4 Lessons I’ve Learned Homeschooling Through Hard Times

Even under the best of circumstances, homeschooling is tough.

But who manages to homeschool under the ‘best of circumstances’ anyway?  Life has a way of throwing challenging situations at us, creating major kinks in all our best laid plans.  It may be an illness, an accident, a birth, a death, a move – feel free to insert your own personal form of chaos here – but very quickly a job that was already hard enough is made even harder by circumstances beyond our control.

I’ve been there.  And while I would love to offer you solutions to your problems and peace for all your situations, I’m afraid I can’t do that.  But I can tell you a thing or two I’ve learned as I’ve homeschooled through hard times.  So mind if I share?

mom and daughter hugging on sepia background somber

It’s true what you’ve heard:  In homeschooling, relationships really ARE the most important thing.

It was one of the mantras I heard most in my early days of homeschooling.  “Home education is all about building a relationship!”  It sounded good, but I’m not sure I really understood what it meant.

But if I’ve learned anything, it’s that staying connected with my children – maintaining a close bond, especially in hard times – is essential for their emotional and spiritual well-being.  They need to know that some things are constant, even when everything else in their lives is spinning out of control.  They don’t need me as their BFF, because that’s not what moms are for, but they do need to know that they are loved, that their feelings matter, and that they can confide in me and trust me.  It’s only in maintaining those relationships that I can effectively share my faith and values and provide an environment that is ripe for learning of all kinds.


There are more important things than academics.

I didn’t say academics don’t matter.  They absolutely do, but several times along the way I’ve had to stop and remind myself what matters most. 

I don’t want my child to excel in math, but be a person of poor character.  I don’t want my daughter to be a good writer, but not know how to treat others with kindness and respect. I also don’t want any of my children to be bitter against me or anyone else because I was too obsessed with their academic excellence to bother listening to them, crying with them, or working through some tough life questions by their side.                     


Kids can still learn, even in the midst of difficult circumstances. 

Much to my surprise, kids can still learn spelling and algebra and the life cycle of a mosquito, even in the middle of some pretty significant life chaos.  Sometimes things have to be tweaked a little.  A study may have to be slowed down some or even halted temporarily.  I may have to be more patient if hard times distract, and accept that we may not be able to move through material as quickly as we could otherwise.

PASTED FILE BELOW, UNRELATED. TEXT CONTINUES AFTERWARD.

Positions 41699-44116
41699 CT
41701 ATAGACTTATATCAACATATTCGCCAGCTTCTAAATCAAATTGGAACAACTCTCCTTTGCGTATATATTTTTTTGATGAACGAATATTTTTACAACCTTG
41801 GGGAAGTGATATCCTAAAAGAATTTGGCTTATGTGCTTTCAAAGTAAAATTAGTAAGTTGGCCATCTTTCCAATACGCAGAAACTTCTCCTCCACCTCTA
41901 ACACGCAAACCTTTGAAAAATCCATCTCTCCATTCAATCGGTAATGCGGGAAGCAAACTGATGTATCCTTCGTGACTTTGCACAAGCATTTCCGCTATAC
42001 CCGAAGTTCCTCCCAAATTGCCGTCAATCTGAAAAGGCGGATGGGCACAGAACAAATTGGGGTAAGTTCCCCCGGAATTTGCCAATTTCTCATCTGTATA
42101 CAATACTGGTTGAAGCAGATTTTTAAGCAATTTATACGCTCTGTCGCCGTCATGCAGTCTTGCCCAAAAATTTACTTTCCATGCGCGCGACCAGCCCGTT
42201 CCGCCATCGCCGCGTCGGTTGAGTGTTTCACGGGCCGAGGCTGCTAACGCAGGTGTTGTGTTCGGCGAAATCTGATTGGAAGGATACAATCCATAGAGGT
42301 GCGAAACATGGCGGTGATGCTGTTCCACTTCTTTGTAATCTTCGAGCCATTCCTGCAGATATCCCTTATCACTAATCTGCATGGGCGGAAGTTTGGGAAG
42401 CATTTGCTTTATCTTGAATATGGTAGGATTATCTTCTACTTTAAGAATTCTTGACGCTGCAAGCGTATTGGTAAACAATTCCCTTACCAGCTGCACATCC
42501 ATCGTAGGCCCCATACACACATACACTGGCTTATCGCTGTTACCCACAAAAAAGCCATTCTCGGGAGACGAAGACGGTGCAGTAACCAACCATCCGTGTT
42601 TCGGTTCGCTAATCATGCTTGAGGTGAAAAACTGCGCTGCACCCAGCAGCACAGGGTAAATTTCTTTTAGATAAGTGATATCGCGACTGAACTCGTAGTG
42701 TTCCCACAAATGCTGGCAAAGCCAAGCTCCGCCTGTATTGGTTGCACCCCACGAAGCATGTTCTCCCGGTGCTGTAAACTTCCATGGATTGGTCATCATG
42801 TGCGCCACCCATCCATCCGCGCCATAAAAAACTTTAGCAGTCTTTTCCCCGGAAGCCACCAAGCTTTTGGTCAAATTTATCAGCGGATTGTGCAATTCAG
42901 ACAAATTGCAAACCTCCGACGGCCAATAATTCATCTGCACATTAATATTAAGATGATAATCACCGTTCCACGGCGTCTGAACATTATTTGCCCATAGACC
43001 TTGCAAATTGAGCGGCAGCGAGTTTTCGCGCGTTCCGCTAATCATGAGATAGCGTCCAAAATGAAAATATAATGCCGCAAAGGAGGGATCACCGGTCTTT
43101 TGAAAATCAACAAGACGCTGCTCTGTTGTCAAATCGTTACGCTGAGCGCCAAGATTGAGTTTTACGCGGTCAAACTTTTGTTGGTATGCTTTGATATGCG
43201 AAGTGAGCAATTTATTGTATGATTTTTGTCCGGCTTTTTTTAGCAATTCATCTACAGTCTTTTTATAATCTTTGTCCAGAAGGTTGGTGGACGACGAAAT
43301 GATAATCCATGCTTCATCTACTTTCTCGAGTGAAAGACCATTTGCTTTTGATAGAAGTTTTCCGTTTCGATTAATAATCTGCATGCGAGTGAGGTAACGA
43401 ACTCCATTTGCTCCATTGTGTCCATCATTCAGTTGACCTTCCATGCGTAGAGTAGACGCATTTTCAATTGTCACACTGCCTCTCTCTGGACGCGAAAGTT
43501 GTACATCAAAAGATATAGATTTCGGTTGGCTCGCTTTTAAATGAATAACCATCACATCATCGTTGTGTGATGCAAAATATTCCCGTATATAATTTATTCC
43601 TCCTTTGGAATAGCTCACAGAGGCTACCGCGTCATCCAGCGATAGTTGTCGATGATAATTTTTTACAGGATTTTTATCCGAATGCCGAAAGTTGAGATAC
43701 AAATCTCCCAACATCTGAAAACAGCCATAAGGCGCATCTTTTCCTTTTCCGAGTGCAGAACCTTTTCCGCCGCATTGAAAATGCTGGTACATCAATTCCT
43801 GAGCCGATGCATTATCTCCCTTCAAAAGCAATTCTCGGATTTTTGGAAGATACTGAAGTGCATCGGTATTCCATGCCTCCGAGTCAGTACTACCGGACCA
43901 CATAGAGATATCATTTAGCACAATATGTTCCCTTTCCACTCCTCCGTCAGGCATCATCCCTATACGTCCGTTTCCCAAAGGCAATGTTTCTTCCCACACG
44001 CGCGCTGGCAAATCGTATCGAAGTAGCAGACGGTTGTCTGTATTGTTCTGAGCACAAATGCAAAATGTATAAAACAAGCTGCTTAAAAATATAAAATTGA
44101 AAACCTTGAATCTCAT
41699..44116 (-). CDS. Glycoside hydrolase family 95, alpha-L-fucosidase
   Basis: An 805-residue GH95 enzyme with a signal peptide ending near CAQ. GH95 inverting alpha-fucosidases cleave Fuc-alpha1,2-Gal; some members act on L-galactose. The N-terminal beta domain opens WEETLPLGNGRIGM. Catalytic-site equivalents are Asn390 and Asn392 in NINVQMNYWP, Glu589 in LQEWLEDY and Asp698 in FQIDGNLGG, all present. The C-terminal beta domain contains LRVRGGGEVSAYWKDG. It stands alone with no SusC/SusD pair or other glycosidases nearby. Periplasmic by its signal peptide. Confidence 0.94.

It’s important to remember, too, that sometimes learning can provide a very welcome distraction!  Sometimes occupying my child’s mind with schoolwork can be a big help in distracting, at least temporarily, from weightier issues that are bogging them down emotionally.


I am not a failure if we have to spend some time just surviving homeschooling. 

I would love it if my homeschooling days always felt successful and productive and inspired.  That rarely happens consistently, even under those ‘best of circumstances’ I mentioned earlier.  But in the midst of hard times, my homeschooling efforts have sometimes felt broken or desperate, or at least incomplete.  It’s a terrible thing to feel like you’re just surviving.

But while I don’t want to live in ‘homeschool survival mode’ forever, sometimes visiting there is necessary.  And that’s okay!  We act like ‘just surviving’ is a bad thing, when help and healing isn’t even possible without first surviving!

I can beat myself up for not having time or the emotional fortitude for extra events or activities or projects, for not reading that book, taking that field trip, joining that homeschool group, or doing all the extra things I told myself I would do.  Or I can accept my life chaos for what it is, do the best I can do with my circumstances, and start planning for better days ahead.


Because the hard times won’t last forever.  They never do.  Sometimes they last far longer than we like, and sometimes they are made especially challenging by the fact we can’t see their end.

But things will get better.  And in the meantime it is important to take in all the lessons homeschooling in tough times can teach us.

Have you ever found yourself homeschooling through some hard times?  What lessons have you learned to help you survive, and even thrive, in those circumstances?


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  1. I think the thing that’s hard to accept is that you have limits, too. And we measure our day by what we didn’t get done. There were so many times that I felt like I was failing my children after my son died. And yes, there are things they are still behind in because they didn’t get covered well while I was just trying to survive. But do I think they would have been better in school, grieving alone? They needed the break, too.

    1. I’m so very sorry to hear that your son died! But I completely agree with you that you and your other children needed that time to grieve together and take a break. It’s a wonderful thing that you were able to be together during such a hard time!

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